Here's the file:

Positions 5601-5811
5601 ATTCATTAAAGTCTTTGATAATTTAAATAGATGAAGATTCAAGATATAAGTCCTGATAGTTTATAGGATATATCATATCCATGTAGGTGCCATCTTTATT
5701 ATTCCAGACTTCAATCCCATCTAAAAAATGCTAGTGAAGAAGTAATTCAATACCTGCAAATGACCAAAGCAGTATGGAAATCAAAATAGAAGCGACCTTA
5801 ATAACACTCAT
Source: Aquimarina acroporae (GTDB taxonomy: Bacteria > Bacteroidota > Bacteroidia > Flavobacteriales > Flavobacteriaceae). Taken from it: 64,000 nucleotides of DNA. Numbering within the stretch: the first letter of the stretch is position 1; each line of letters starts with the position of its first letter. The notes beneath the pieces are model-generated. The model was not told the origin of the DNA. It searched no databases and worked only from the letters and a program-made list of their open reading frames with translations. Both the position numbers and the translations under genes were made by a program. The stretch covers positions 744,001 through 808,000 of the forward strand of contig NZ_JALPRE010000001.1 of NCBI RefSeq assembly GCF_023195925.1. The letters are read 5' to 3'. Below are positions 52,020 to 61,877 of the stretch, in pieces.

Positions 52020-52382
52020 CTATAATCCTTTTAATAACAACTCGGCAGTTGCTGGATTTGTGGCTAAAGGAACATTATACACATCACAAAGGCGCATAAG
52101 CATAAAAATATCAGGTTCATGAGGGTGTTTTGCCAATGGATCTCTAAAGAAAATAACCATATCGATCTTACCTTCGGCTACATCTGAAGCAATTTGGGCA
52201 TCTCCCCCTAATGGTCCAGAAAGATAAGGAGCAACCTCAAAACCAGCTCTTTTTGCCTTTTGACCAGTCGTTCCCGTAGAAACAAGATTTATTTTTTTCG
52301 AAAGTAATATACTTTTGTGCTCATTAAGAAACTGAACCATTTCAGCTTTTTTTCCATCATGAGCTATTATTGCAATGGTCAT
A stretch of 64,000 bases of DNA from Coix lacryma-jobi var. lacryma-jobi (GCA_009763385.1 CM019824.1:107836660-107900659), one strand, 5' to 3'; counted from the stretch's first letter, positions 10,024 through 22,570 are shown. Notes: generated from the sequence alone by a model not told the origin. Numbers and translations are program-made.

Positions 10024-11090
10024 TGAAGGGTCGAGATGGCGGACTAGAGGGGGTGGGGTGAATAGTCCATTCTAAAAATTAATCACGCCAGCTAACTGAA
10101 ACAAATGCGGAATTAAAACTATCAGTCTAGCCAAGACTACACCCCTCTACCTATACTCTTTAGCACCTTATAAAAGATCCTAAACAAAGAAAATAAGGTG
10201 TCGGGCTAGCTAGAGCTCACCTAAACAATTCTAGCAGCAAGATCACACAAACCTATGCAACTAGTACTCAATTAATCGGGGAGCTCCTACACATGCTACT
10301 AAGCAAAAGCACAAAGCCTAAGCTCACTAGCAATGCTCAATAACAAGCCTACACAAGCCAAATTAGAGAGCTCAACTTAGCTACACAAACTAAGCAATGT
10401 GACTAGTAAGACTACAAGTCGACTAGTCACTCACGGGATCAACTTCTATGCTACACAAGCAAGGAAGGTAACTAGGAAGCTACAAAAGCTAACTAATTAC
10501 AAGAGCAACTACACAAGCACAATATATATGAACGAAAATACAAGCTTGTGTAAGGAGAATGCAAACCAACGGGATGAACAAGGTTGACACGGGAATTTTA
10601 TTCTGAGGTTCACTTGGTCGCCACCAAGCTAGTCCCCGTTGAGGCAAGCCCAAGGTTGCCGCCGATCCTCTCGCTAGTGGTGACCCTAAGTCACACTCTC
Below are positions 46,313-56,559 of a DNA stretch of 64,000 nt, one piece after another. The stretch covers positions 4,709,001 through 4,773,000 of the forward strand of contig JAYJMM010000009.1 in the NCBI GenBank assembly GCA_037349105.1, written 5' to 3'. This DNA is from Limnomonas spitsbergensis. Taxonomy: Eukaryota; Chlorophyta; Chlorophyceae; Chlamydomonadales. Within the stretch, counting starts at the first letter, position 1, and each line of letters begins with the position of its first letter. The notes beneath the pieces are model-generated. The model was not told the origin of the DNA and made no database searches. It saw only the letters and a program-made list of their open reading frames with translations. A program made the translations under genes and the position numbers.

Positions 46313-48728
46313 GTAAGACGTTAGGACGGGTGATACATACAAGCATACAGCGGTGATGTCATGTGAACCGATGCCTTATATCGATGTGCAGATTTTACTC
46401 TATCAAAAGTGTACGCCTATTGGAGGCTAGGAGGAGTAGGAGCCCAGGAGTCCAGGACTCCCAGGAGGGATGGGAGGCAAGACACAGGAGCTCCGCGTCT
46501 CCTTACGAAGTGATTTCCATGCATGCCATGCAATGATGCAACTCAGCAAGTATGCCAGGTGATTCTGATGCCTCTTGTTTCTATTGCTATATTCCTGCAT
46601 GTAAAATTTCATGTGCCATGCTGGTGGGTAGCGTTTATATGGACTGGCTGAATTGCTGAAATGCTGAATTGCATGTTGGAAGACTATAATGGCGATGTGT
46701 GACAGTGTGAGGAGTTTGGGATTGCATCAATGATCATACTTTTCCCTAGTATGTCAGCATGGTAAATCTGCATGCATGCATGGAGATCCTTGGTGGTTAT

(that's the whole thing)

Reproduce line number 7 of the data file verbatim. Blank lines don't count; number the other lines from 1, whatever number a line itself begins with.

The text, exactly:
52020 CTATAATCCTTTTAATAACAACTCGGCAGTTGCTGGATTTGTGGCTAAAGGAACATTATACACATCACAAAGGCGCATAAG